Most football clubs these days are recruiting foreign players. The management and officials are hopeful to benefit from a diverse pool of talent because everyone brings with them different strength, quality, style and skill. This can solely depend on the cultural backgrounds which vary widely. Education in football is noticeably concentrated on qualifications (Lanfranchi and Taylor, 2001; Theweleit, 2009). A football team may have players of equal talents yet there’s a bonus to the team when players are different in the way they interpret problems or use their talents to provide solution to a problem. This is obvious as every single player may have a different upbringing, different exposure in terms of training methods, the availability of different training facilities and various styles of play. Brazilians are renowned for being good at dribbling, attacking and an entertaining style of play. German players are known for being very strong, disciplined and direct in their style of play (Müller, 2009). These are all nation – specific traits which if combined in a team, the performance of that team can certainly be better. Previous studies have also shown that the positive effects of diversity are highly associated with high levels of outcome interdependence (Schippers, Den Hartog, Koopman, & Wienk, 2003), task interdependence (Jehn, Northcraft, & Neale, 1999), collective team identification (Van der Vegt & Bunderson, 2005), and complex tasks (Pelled, Eisenhardt, & Xin, 1999). Concerning personal attitudes, individuals with positive attitudes toward diverse groups are more likely to enjoy working with and perform more effectively in diverse teams (van Knippenberg & Haslam, 2003; van Knippenberg & Schippers, 2007). With respect to personality factors, positive attitudes toward diverse workgroups were positively associated with the traits of extraversion, agreeableness, and openness to experience, (van der Zee & van Oudenhoven, 2000). A team like Real Madrid in Spain won three consecutive champions league trophies which is one of the most prestigious competitions in football with a multi-cultural team. This happened in 2016, 2017 and 2018 to set a world record with a French manager (Zinedine Zidane), a Puerto Rican goalkeeper (Kaylor Navas), Croatian midfielder (Luka Modric), an Irish winger (Gareth Bale) and Brazilian defender (Marcelo).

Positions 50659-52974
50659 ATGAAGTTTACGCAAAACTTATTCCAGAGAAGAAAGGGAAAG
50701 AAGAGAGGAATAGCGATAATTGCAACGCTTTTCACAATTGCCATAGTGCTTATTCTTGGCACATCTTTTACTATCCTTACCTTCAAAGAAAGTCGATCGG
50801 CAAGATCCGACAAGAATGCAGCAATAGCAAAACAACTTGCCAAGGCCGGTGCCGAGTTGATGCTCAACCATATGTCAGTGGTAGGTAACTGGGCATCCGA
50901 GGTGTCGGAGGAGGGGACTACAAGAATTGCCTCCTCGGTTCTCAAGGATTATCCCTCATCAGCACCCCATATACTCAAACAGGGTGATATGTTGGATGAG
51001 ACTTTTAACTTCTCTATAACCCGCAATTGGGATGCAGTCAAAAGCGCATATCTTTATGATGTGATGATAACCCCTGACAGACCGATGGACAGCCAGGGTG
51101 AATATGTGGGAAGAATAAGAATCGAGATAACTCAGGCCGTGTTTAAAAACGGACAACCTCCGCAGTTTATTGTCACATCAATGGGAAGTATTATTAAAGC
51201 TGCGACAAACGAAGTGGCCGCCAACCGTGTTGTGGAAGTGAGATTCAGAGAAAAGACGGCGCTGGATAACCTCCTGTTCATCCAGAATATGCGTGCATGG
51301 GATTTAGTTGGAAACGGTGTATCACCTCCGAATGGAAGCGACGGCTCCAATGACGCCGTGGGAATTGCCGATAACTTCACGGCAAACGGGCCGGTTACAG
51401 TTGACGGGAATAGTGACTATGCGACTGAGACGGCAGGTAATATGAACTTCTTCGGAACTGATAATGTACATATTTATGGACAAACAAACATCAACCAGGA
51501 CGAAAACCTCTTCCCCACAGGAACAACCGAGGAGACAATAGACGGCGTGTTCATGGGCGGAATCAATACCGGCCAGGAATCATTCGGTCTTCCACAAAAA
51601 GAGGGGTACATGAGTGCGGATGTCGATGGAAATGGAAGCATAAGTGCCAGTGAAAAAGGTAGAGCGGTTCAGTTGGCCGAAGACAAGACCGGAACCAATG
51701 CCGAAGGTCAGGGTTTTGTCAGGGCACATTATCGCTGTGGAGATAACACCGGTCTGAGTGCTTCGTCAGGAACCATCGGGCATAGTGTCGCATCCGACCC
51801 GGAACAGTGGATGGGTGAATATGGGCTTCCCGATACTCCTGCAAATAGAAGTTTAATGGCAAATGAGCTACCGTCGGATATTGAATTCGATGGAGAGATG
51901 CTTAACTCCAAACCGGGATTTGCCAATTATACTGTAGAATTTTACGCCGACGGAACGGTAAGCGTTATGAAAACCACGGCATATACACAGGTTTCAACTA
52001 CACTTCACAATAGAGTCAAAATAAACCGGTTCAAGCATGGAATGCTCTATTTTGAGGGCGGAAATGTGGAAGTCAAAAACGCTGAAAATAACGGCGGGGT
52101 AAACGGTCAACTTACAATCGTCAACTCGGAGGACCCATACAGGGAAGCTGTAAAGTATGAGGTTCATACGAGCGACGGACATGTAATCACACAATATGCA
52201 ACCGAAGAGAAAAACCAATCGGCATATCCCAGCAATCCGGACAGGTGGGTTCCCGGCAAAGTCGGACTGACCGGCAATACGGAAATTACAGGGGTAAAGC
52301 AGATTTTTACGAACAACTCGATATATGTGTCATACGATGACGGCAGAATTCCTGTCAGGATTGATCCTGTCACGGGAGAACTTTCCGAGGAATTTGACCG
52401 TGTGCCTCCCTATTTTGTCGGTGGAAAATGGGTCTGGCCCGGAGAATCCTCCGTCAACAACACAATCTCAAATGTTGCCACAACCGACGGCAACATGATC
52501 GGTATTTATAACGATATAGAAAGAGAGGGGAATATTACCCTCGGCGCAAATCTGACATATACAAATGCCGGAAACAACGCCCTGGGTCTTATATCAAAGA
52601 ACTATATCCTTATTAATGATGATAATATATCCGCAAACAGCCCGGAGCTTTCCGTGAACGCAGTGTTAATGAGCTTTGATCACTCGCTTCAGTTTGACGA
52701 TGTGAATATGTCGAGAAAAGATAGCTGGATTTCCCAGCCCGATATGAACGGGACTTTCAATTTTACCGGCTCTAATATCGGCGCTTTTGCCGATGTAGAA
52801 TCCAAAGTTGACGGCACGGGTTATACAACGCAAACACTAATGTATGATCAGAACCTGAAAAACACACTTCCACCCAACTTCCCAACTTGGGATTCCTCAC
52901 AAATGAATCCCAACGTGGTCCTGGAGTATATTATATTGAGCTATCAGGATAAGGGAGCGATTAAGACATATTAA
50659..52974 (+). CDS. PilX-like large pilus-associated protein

Furthermore, the age of the coach and the duration at a football team has a positive significant effect on the sporting success of the team (Wulf and Hungenberg 2006). This can be explained simply by pointing that the coach may have gained a lot of experiences at the team. He or she may have also mastered the tactics or weaknesses of the opponents to implement counter- tactics which are of advantage to their own team. A long serving coach also knows how to guide recruit by educating them on the team structure, ambition and objectives. Arsene Wenger spent 22 years at Arsenal football club. During this time, he managed 1,235 games, 707 of these games were won and 17 trophies (transfermarkt.com, 2019). What is more, culturally diverse teams are more likely to perform successfully on well-defined tasks (Maznevski and Chudoba, 2000; Stewart, 2006; Stahl et al., 2009). This means that even in football, when the goals and objectives are clearly stated, which could either be defend tightly, to attack fiercely or to shoot from long distances depending on the team situation, a group which has individuals from many different backgrounds will likely succeed. Task interdependence is defined as the degree to which completing tasks requires the interaction of team members (Shea & Guzzo, 1987; Stewart & Barrick, 2000). Several researchers have considered that the level of task interdependence is a contingency variable that either intensifies or mitigates the effects of other variables in teams (Burke et al., 2006; Duffy, Shaw, & Stark, 2000; Stewart & Barrick, 2000).